Post-Arab Spring drama Hedi will rip your heart out

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Even if you know next to nothing about Tunisia’s long, complicated history of colonization and dictatorial rule leading up to the game-changing ┬áJasmine Revolution – which ousted Tunisian President Zine El Abidine Ben Ali from power and launched the Arab Spring in December of 2010 – or the current socio-political climate in the region, you will still find much to celebrate in writer/director Mohamed Ben Attia’s powerful new film Hedi.

A bittersweet, slow burn drama about a young Peugeot salesman struggling to find his place in the world in the few days before his wedding, Hedi is that rare film that feels at once both deeply personal and specific to a time and place, and yet also totally universal. And though huge portions of Hedi feel small and even unremarkable on the surface, thanks to Ben Attia’s deceptively simple screenplay and a gorgeously understated lead performance by Majd Mastoura as Hedi, the film builds to a heartbreaking climax that will absolutely floor you. Even if you see it coming a mile away.

Living with his domineering mother Baya (played by veteran character actress Sabah Bouzouita) in the conservative, deeply religious city of Kairouan, Hedi is a man struggling to find out who he really is in post-Arab Spring Tunisia. For while Hedi knows he is lucky to have gainful employment – if trying to sell Peugeots to struggling businesses that can’t afford them is considered gainful – and the promise of a new home and wife in the form of an arranged marriage to the lovely but dull Khedija (Omnia Ben Ghali), the only thing that brings Hedi any real joy is drawing. And though the sullen, soft-spoken Hedi would never be so bold as to ever actually pursue a career as an artist, when his boss orders him to hit the road on a door-to-door “prospecting” sales trip to the coastal city of Mahdia three days before his wedding, Hedi jumps at the opportunity, if for no other reason than it offers him a rare chance to escape the smothering demands of work and home life in Kairouan.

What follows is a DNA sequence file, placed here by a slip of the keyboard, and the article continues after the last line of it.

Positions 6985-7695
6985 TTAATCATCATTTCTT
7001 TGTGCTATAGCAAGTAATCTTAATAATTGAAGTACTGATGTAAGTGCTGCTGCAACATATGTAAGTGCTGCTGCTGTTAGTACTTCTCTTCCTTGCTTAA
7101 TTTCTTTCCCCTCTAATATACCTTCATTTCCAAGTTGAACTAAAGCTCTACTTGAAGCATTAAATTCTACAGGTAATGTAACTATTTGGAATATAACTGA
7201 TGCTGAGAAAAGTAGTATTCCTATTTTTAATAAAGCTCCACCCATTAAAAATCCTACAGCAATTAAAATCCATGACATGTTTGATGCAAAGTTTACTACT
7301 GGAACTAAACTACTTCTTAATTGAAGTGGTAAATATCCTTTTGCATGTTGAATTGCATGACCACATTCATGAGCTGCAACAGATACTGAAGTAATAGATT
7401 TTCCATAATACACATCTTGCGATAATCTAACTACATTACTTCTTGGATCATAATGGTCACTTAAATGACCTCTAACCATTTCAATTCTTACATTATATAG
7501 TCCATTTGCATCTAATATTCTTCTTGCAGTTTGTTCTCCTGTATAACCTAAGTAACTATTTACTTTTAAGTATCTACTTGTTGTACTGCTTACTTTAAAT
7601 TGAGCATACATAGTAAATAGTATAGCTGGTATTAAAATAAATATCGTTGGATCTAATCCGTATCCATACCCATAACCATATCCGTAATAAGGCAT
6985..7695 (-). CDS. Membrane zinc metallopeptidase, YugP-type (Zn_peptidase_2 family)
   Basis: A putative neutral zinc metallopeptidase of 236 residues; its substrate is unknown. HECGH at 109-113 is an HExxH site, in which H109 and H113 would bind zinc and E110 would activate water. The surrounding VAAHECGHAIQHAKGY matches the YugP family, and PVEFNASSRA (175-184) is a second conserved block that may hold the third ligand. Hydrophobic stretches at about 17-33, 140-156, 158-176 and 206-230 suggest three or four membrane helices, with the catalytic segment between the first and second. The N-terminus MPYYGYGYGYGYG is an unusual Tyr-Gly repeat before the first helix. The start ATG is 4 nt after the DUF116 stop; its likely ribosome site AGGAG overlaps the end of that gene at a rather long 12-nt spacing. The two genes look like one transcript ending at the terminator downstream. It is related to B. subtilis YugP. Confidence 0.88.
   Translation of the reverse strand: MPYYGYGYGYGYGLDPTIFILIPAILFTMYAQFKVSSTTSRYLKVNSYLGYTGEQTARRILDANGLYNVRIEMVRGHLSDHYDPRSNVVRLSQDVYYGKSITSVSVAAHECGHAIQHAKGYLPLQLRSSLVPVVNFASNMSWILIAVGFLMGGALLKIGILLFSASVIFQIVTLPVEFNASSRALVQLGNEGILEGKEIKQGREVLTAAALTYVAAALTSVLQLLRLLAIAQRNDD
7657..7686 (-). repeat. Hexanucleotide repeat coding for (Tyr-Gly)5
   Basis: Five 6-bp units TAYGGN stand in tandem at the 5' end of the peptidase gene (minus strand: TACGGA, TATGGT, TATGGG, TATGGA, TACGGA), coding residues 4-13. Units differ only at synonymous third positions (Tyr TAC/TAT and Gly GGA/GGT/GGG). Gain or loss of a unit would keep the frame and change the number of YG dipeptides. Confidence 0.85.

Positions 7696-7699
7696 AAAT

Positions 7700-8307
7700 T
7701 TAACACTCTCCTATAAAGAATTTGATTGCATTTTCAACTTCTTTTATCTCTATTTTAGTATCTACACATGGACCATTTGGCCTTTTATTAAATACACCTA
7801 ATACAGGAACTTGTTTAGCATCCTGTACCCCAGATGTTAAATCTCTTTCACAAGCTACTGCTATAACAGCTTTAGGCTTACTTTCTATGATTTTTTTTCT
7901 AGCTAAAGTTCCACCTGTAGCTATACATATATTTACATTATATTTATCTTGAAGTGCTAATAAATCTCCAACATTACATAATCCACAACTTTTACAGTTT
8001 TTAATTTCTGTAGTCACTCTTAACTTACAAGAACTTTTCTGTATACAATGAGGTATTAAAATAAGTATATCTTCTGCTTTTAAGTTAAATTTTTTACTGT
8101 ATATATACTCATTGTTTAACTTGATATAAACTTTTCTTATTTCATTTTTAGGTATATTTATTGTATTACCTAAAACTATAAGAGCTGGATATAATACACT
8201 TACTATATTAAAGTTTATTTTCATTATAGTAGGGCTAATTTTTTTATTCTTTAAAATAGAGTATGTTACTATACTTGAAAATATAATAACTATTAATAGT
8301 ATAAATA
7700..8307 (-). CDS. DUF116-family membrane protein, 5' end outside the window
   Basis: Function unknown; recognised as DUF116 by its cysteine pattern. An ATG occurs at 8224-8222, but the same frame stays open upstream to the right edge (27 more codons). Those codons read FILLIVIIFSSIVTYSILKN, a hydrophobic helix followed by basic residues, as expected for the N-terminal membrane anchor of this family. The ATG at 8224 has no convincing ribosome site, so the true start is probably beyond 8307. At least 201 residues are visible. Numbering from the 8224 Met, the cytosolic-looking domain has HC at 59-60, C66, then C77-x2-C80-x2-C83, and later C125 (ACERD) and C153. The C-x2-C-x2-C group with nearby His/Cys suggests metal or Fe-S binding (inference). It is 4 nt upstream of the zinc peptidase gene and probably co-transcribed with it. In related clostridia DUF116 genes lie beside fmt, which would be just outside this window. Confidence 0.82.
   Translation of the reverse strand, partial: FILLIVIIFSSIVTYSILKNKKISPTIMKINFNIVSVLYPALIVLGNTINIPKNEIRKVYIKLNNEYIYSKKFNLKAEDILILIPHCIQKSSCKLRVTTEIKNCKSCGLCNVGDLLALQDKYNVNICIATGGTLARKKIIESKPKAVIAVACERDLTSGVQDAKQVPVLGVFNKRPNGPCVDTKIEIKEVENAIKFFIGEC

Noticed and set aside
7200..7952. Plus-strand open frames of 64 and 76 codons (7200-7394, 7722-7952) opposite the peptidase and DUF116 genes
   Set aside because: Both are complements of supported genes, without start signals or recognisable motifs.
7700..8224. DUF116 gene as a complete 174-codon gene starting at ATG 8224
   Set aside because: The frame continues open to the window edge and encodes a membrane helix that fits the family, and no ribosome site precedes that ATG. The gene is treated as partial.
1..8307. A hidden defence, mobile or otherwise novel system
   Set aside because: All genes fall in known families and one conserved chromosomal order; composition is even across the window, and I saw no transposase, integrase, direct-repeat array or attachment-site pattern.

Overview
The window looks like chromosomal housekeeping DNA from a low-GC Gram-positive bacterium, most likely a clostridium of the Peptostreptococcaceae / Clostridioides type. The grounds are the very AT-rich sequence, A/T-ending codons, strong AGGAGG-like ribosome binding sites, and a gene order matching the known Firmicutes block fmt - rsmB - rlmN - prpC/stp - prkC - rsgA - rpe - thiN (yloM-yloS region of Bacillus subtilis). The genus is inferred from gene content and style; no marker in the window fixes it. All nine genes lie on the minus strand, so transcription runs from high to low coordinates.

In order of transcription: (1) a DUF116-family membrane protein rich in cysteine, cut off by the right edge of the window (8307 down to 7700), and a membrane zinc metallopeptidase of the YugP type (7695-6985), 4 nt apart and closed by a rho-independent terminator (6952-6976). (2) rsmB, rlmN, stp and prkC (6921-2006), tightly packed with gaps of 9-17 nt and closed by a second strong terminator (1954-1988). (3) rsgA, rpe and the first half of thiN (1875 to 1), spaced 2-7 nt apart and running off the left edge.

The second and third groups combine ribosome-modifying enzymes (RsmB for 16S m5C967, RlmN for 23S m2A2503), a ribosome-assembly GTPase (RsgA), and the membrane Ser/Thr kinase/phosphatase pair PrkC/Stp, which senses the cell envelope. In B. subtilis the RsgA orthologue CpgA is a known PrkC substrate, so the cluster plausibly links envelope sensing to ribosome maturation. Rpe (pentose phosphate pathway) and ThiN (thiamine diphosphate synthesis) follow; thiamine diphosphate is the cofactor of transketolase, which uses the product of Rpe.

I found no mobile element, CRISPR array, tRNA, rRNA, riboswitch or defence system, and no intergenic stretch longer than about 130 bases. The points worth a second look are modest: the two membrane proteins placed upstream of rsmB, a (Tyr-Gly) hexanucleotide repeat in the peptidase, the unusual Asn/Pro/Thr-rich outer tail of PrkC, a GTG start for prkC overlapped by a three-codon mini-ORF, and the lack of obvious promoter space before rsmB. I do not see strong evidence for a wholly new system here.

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But when Hedi crosses paths with a sunny, uninhibited hotel worker named Rym (Rym Ben Messaoud) at the resort where he is staying, his whole world changes overnight. Representing everything Hedi is not, the worldly, free-spirited Rym broadens his horizons and opens Hedi’s heart and mind in ways he never expected. But this newfound sense of adventure and thirst for freedom comes at a steep price and Hedi is ultimately forced to chose between the relative safety of the life he knew before or the exhilarating uncertainties of a life with Rym.

Brimming with thinly-veiled parallels to the real-life situation facing many young people in Tunisia today – where feelings of loss and alienation have often taken hold in light of the rampant unemployment and economic and social upheaval that followed the Arab Spring – Hedi pulls no punches in offering up a brutally honest portrait of the true cost of liberty and total freedom. Calling to mind similarly-themed films like Bernardo Bertolucci’s The Sheltering Sky and Krzysztof Kieslowski’s Trois Couleurs: Bleu, Ben Attia’s decision to set his timeless tale in a very timely present day Tunisia also lends Hedi an urgency and powerful immediacy that cannot be denied.

Not yet released theatrically in the United States, Hedi has been making waves at film festivals around the globe since it premiered at last year’s Berlin International Film Festival, where it took home richly-deserved awards for Best First Feature and the Silver Bear for Best Actor for Mastoura. It is also playing exclusively throughout the month of February on Qatar Airways.

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